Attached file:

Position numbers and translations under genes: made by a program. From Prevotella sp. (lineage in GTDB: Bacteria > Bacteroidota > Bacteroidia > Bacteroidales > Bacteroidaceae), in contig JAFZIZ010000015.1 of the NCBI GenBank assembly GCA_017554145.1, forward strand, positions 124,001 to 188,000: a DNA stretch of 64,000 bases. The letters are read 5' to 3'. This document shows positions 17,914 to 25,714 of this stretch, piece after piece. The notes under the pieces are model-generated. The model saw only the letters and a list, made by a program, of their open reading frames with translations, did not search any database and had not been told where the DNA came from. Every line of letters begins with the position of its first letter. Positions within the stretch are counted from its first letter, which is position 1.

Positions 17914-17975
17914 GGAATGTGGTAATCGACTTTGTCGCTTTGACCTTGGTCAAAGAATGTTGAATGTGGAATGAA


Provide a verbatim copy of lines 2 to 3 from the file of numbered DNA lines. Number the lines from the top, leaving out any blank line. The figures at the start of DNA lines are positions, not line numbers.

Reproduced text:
Positions 17914-17975
17914 GGAATGTGGTAATCGACTTTGTCGCTTTGACCTTGGTCAAAGAATGTTGAATGTGGAATGAA